5 Written questions
5 Matching questions
- Rely on the juxtaposition of sentences, not semicolons, to link them in most cases
- punctuation when joining sentences with conjunctive adverb
- Becoming an experienced writer
- a doesn't happen overnight. It's an ongoing process.that will continue over the next four years and beyond. Also, it doesn't happen passively; it takes planning and intentionality. Finally, the more you kearn about how to make your writing better, the more you will notice that you want to improve they're vs. there vs. their
- b --esp. how to use and not to use Wikipedia and other encycopediae.
║ism or ║constr.: sentence elements in ║ construction, such as in a list, must be in equivalent forms.
- c however, therefore, for example, moreover)
- d use only to join sentences with conjunctive adverb, to separate list items IF they have internal commas, to join very short and simple parallel sentences.- use apostrophes only for noun possessives and contractions, never for simple plurals.
- e Exceptions: 1. when you are using a conjunctive adverb (such as however, therefore, for example, thus) to join the sentences. 2. When both sentences are relatively simple and share parallel construction. .
5 Multiple choice questions
- utlining, talking about reading with a friend, marginalia, reading beginning and end questions/guidelines/summaries first, incarnating new vocabulary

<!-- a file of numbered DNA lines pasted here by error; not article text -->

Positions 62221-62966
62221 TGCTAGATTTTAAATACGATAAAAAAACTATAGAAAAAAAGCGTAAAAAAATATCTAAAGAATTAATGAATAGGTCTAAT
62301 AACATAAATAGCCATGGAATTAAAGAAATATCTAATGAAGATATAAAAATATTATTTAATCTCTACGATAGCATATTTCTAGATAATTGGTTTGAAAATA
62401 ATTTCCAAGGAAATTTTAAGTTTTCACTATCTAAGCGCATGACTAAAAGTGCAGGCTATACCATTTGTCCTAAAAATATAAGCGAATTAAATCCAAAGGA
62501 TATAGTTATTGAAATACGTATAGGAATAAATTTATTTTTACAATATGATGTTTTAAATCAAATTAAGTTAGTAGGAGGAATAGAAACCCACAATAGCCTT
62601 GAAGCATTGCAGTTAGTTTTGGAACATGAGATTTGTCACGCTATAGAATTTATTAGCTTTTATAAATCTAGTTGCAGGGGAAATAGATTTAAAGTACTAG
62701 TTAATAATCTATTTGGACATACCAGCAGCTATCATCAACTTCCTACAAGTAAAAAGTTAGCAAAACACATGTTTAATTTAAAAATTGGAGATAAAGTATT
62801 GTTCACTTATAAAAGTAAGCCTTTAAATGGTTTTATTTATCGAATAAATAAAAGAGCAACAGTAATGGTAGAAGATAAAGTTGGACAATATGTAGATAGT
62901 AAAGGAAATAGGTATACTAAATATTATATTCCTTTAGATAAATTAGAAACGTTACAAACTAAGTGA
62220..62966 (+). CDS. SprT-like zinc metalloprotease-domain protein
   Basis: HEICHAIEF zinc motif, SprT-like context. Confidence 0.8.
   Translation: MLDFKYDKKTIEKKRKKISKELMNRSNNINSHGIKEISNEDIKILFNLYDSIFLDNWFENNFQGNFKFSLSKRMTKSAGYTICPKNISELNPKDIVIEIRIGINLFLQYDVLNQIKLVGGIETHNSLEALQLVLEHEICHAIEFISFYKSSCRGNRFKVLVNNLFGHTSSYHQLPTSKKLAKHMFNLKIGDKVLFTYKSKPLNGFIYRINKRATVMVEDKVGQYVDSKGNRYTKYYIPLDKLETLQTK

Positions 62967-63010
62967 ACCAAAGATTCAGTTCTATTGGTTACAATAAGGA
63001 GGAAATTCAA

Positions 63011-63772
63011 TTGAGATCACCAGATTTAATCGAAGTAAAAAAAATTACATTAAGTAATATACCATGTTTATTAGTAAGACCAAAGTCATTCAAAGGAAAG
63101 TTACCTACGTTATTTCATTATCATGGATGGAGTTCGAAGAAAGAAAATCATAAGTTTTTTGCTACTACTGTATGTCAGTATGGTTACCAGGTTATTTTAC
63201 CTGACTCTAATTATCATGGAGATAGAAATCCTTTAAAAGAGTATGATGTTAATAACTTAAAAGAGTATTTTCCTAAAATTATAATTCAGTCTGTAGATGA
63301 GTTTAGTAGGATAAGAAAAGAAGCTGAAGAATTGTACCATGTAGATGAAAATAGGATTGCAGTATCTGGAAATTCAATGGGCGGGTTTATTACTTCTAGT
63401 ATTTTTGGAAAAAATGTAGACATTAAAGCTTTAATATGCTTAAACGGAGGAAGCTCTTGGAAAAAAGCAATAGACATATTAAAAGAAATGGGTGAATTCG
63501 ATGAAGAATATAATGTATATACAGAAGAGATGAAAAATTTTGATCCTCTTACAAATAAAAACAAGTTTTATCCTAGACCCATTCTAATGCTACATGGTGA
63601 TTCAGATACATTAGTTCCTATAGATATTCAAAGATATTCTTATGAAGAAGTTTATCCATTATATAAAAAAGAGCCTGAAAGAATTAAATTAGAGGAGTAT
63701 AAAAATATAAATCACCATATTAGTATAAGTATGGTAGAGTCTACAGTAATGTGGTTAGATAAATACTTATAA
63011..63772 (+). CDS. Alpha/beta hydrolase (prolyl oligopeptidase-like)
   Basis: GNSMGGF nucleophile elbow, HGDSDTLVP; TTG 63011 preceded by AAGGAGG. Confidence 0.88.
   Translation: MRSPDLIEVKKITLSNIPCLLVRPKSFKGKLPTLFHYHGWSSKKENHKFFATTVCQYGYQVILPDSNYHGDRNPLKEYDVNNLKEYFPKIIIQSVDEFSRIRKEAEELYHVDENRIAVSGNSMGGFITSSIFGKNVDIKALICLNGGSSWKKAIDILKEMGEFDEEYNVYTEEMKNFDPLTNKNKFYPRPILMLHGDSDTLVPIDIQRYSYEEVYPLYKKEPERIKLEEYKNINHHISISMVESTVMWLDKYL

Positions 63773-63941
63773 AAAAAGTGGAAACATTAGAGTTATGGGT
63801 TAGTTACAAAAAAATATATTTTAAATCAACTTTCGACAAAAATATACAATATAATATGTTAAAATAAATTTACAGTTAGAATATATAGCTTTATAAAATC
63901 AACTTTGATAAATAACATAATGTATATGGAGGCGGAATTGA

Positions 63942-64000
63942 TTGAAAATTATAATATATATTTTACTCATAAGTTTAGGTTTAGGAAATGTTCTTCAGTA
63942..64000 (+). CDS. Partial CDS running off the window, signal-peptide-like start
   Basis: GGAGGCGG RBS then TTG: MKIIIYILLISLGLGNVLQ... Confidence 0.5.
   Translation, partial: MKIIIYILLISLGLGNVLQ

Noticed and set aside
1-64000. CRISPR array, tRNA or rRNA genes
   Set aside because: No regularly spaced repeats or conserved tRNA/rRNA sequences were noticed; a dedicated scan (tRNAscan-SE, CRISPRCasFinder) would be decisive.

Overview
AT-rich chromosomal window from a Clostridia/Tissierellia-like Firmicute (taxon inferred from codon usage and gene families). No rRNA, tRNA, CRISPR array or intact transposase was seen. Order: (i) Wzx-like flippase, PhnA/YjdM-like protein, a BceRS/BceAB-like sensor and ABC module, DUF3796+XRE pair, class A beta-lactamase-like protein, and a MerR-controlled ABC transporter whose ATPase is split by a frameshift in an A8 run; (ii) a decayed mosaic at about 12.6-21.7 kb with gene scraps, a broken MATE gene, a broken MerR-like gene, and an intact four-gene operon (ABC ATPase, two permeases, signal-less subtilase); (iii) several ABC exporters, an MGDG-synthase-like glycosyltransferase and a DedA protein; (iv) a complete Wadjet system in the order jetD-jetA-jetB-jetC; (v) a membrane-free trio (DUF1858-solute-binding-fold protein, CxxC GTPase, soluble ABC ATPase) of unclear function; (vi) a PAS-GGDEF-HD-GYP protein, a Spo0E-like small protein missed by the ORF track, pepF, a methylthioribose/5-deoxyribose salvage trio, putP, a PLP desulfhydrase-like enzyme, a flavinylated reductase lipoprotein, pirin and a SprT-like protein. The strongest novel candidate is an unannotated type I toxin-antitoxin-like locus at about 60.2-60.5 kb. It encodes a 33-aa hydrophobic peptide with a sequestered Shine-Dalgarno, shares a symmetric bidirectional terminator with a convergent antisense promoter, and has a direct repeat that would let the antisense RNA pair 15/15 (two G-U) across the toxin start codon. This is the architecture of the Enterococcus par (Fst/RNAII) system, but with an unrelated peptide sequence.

- Start with your interests and existing areas of expertise.
- Lexus Nexus and EBSCO host's Newpaper Source.
- 1. EARLY = You haven't yet begun to research or write, but you are thinking about the asst. = All you have is a general topic: I'm generally interested in _____.
2. AT WORK = You have done enough preliminary research to have a clear question--i.e., research question--about your topic that you want to investigate. = My question is ______?
3. GETTING SOMEWHERE = You have a hypothetical answer to your research question--a working thesis: I'm going to argue that ______.
- Lead in each new source with author's full name and authority Subsequent reference to the same source should be by last name only (whether ♂or ♀)authority = person's area of expertise, not Dr. or ProfTitles (independently published) vs "Titles" (part of a larger work)
Use italics, not underlining, throughout paper including on
5 True/False questions
Don't preach! → Avoid the word should in assertion.)
concrete examples → appeal to senses
Use a thesaurus → get what you want
arguable assertion vs. vs. "uncontested assertion → such as statement of preference, taste, or belief (including "I believe")- Title: Capitalization of Subtitle
cs = comma splice → Sentence, sentence. (fix by changing the comma to a period)